In 2008, Manchester City were bought by Sheikh Mansour, i.e., the United Arab Emirates. It is one of the world’s most appalling dictatorships. Torture, show trials, imprisonment without trial, solitary confinement for critics of the regime, forcible disappearance, serial war crimes against Yemen? Never mind about that, Man City won the Premier League.
The World Cup is another whited sepulchre of corruption and sportswashing (just like the Tour de France, or the Olympics, or cricket or MMA). Qatar, perhaps the vilest country on earth, won the rights for this year’s corruption festival after bribing left, right and centre. Fifty degree heat? Never mind that, officials will be able to afford that heated swimming pool or that peachy villa in France.
In February 2021, analysis by the Guardian newspaper revealed that since the rights to host the FIFA World Cup were awarded to Qatar in 2010, and the stadia and infrastructure construction work began, 6,500 migrant workers have died. The real death toll is “significantly higher” since countries like the Philippines and Kenya have not made figures available. Cardiac arrest, heat stroke, work accidents, sickness. These were real human beings, engaged in back-breaking work, living in sqaulor, to send home money to desperate families.
The impact on families and communities has been horrific. But who cares? The stadia and pubs will be full. The TV channels all over the world will be giddy with excitement. Contacted for comment, the Qatar authority said: “Every lost life is a tragedy, and no effort is spared in trying to prevent every death in our country.” FIFA said: “We are fully committed to protecting the rights of workers in FIFA projects.” Fair enough. Now, beer, fun, and ole ole ole ole ole. Hopefully, it will be every bit as enjoyable as the last World Cup. Remember where that one was held?
In his Observer column a few years ago, journalist and Man City fan Simon Hattenstone wrote that “People live and die by Sheik Mansour’s rulings. If I were as principled as I’d like to be, I’d denounce my club and walk away — of course, human rights trump a football club. But I can’t. So for now, I’m sticking with City, while pleading with them to speak up for justice.” Simon was only telling the truth. As Al Pacino’s Godfather put it when he was criticised by the delightfully corrupt US senator, “Senator, we are all part of the same hypocrisy.”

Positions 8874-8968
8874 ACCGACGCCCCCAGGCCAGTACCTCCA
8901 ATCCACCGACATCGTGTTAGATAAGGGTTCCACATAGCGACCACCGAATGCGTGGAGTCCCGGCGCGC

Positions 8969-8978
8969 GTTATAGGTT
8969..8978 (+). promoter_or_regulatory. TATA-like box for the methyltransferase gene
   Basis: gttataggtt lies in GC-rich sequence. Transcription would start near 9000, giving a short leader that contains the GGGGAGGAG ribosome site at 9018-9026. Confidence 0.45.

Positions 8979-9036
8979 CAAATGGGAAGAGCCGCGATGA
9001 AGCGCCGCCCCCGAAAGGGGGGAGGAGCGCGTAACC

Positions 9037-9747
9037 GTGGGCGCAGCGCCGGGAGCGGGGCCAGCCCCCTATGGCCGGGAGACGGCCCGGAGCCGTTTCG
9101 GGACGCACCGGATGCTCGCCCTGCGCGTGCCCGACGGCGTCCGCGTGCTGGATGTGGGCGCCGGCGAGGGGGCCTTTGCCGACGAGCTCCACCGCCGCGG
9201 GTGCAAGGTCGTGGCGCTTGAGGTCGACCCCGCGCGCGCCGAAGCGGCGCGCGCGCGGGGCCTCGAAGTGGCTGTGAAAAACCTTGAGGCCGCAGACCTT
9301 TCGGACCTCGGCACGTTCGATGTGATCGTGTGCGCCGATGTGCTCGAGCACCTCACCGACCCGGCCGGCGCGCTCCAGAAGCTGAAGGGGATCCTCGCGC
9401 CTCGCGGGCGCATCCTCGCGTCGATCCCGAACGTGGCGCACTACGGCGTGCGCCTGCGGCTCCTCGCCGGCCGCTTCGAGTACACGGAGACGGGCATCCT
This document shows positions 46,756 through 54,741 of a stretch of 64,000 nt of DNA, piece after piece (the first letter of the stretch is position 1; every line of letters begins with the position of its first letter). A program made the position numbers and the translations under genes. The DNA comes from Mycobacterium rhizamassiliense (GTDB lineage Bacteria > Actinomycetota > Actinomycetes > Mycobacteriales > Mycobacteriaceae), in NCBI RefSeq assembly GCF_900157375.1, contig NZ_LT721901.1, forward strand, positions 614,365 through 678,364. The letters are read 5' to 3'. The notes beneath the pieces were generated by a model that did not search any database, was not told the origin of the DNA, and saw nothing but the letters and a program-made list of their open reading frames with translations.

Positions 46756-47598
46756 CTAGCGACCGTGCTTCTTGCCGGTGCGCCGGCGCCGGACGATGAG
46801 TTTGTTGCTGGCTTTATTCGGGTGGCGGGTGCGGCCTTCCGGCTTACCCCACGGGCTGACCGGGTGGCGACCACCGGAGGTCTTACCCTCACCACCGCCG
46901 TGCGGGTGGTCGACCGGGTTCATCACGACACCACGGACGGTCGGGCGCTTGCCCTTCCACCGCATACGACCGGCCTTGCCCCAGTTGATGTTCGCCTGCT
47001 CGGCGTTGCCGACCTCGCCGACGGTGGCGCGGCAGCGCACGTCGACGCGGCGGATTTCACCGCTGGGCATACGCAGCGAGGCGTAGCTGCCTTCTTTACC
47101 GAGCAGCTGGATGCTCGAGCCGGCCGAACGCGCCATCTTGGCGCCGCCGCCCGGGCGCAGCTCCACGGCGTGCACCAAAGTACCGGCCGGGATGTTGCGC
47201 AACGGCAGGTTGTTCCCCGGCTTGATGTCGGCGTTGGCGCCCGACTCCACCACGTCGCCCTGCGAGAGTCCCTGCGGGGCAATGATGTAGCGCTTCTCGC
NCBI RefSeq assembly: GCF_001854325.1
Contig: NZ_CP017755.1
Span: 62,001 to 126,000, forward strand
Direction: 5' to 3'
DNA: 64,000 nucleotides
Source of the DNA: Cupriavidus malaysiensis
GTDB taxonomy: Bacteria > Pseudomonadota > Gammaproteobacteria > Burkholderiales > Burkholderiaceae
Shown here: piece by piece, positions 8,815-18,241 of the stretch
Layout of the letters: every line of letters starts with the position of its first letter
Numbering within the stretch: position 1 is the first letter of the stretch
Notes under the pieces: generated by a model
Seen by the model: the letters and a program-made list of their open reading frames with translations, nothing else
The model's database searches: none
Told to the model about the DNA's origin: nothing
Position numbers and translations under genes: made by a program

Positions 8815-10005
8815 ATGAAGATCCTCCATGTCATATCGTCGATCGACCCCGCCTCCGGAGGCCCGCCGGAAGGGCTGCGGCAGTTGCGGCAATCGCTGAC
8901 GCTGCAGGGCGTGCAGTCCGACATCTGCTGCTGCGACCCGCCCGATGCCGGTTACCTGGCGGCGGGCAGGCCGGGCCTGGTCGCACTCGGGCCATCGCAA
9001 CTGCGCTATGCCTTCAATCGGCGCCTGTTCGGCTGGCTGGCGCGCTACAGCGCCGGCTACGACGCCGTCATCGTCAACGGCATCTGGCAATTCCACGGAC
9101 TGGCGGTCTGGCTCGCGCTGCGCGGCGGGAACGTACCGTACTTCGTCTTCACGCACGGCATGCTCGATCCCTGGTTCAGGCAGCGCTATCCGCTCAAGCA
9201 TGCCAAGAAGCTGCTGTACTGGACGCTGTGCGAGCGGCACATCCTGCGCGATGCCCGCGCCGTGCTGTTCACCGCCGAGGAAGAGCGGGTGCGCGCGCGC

Liverpool-til-I-die Mo Salah has been in the news. He is earning a mere £10.4m a year. Mo loves the people of Liverpool so much that he is prepared to stay on for £20.8m a year. Liverpool are offering £14.3m, which is heartbreaking for Salah. So heartbreaking that he is going to leave next year on a free transfer. It’s not personal. It’s merely business.
Meanwhile, in Derry, it is intensely personal. There is huge excitement about the upcoming All-Ireland series. We can’t talk or think about anything else. Our young people are queuing for autographs and making flags and posters. Our players are mixing gladly with their people. These are true bonds of loyalty and togetherness. None of the players have to say it was their boyhood dream to play for their county in Croke Park. We know it was.
They will go back to their jobs on Monday morning come what may, teaching our young people, working as doctors and builders and plumbers.
And a week later they will turn out for their clubs again and in due course they will take teams and mark out pitches and become chairmen and secretaries and umpires. They will be real role models.
As my late father was inclined to say, “Without the GAA, we’d be savages like the English.”